Shortly before leaving, North visits Dawes to confess that he never talked to Sylvia because he is himself in love with her. He also confesses that he is the one who robbed Lord Bellasis, and leaves. Sylvia, seeking comfort from the reverend, finds Dawes in his place, and now remembers the past as the gale reaches its greatest force.

The next morning finds their entangled corpses on a piece of planking from the sunken ship.


I received a copy of this book for an honest review.

For the Term of His Natural Life is an interesting story full of history and drama. The characters are unforgettable. You feel sorry for Dawes, an innocent man who seems to attract bad fortune in every situation. When things finally do seem to go his way, when he helps Frere and the Vickers’, he is betrayed by Frere and things get worse for him.

While For the Term of His Natural Life is interesting and historically informative, I also found it to be depressing. The dark side of human nature is abundant in this novel. Dawes and Sylvia are bright spots in the darkness but things just aren’t meant to work out for either of them.

For the Term of His Natural Life is available not only in book form but there is also a DVD and, for the first time in a classic, an app for the iPad. 


Q&A with the writers of the original mini-series :

1. Why did you decide to create the novel “For The Term Of His Natural Life” into an eBook app?

Patricia Payne/Producer of the app: I realized the unique opportunity I had to extend the life of this epic classic story written by Marcus Clarke.  I own the rights to the six-hour miniseries which I wrote and produced with my partner Wilton Schiller, and had access to the novel which is in public domain. Together with my colleague and project director, Todd Norwood, we explored the new electronic platforms and chose the iPad to best present a seamless story by integrating segments from the mini-series with the condensed novel.  Developers Ryan Stoner and Drew McAuliffe had designed a template which worked best for our ideas, and Ryan and Drew tailored it for our presentation.  Jason Wissinger, Content Director, created the bonus material and laid out the abundance of material included in the app.  It was truly a collaboration.  It was designed to appeal and engage today’s tablet audience by condensing the novel yet taking care to retain the integrity of this historical epic.    

2. What has the response been since the app has launched?

Patricia: We’ve been greeted with immediate excitement and enthusiasm.  To my knowledge, it’s the first classic novel to be presented in this interactive manner with such a range of multimedia components.  Our PR firm, Lexicon, have a wide reach and are giving us the opportunities to trumpet our creation.    

3. Why should people read this novel?

Todd: The reason the novel has never been out of print for over 130 years is that it’s a great story with universal appeal.  It is literature, based on history, and it is entertaining.  When Patricia first gave me the DVD for the six-hour miniseries I expected to watch it over a period of a week.  It was compulsive viewing and my girlfriend and I watched it in one sitting.  I think the user will enjoy the app journey of this story relayed in a linear fashion with novel, film and bonus material integrated throughout. Other eBooks have bonus material but ours is incorporated as part of the immerse experience.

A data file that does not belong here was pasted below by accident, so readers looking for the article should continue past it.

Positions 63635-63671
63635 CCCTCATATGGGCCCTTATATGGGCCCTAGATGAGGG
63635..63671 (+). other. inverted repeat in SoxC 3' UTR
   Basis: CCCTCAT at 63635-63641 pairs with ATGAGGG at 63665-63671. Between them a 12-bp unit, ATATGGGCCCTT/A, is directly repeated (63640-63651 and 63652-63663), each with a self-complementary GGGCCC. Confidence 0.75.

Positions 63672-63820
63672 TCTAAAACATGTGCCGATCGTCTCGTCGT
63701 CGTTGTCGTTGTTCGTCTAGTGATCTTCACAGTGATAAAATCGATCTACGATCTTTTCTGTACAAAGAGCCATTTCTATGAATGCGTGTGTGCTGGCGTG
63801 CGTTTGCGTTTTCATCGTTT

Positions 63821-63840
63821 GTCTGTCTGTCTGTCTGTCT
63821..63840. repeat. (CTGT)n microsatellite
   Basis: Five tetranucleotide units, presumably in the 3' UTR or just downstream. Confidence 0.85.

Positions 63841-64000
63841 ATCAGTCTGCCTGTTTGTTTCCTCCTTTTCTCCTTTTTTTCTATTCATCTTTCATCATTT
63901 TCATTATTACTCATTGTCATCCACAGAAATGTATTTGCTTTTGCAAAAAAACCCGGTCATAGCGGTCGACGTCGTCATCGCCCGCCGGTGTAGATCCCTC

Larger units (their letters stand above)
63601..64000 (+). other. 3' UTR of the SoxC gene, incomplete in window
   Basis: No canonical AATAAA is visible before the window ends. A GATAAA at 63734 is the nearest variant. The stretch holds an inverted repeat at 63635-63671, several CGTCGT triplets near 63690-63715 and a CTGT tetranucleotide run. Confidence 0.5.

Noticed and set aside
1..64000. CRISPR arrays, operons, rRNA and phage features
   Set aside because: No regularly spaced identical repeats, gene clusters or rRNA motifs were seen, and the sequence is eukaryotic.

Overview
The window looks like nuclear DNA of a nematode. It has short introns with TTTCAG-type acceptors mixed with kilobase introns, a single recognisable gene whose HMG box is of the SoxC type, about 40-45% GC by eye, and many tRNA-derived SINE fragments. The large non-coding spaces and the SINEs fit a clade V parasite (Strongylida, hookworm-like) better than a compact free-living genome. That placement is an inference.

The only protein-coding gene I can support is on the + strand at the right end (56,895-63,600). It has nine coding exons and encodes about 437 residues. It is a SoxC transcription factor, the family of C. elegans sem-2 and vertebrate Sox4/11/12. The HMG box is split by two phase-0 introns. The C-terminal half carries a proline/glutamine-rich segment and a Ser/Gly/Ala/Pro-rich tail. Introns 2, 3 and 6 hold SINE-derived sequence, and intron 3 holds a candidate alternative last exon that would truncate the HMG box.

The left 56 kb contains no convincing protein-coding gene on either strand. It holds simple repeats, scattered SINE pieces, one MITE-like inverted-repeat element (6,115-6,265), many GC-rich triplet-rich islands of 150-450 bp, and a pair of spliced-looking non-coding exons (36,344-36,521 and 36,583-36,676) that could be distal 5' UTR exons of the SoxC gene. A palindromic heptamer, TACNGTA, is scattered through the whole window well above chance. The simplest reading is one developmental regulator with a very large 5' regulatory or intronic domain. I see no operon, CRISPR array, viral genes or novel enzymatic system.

4. Why should people download the app?

Jason Wissinger, Director of Content: I’d download it because I could learn about Australia’s history as well as be entertained by a gripping story that intertwines text, video and imagery to allow the reader to experience the tale with more than just their imagination. 

5. What do you find most intriguing about the storyline in this book?

Patricia:  I first read the book when I was 14 and never forgot it.  I knew very little about the convict transportation system from Britain to Australia and later was fascinated to learn the British transported their convicts to the American colonies before the War of Independence. The author, Marcus Clarke, placed an empathetic hero against the background of convict transportation, escapes in the rugged wilderness of the island state of Tasmania, ship mutinies, the goldfields and a romance.  I have remained in the clutches of this story ever since.  

6. Do you think in the future all novels will be done online and through apps, instead of on paper? Where do you see the future of books heading?

Ryan Stoner/MoPix/Development Company: There will most likely always be people who enjoy physical books, but I predict the great decline in actual physical books bought.  On, books for its Kindle already outsell its paper books and the movement is towards enhanced books, particularly as apps allow for the creation of incredibly immersive reading experiences. There is infinite opportunity to increase the value provided to a reader within an app based novel, enhanced story and character development, weaving in videos, photos and pretty much any immersive story plot an author can think of. 


I don’t have an iPad but if I did I would definitely get the interactive app to go along with the novel. It would have enhanced an already good read. For information about the story, the dvd, and the app, click here.

2 thoughts on “Review and more: For the Term of His Natural Life by Marcus Clarke

  1. Bianca September 26, 2013 / 12:03 pm

    Ummmm, the author’s name is MARCUS Clarke…where in the world did y’all get Andrew from? Did you even read the book or is this a cut and paste from Wikipedia?


    • sleepygirl2 September 26, 2013 / 12:18 pm

      Thank you for pointing out my error on the author’s name. I fixed it and I have no idea where Andrew came from. I checked and rechecked this before I posted it but I’m not perfect (just ask my husband).

      I do sometimes do a cut/paste of the goodreads or amazon description because I review books, I don’t write a synopsis that is readily available all over the internet. I also often get a description from the author that I can use. What a waste of time that would be! I always read the books I review and every word of the review is mine.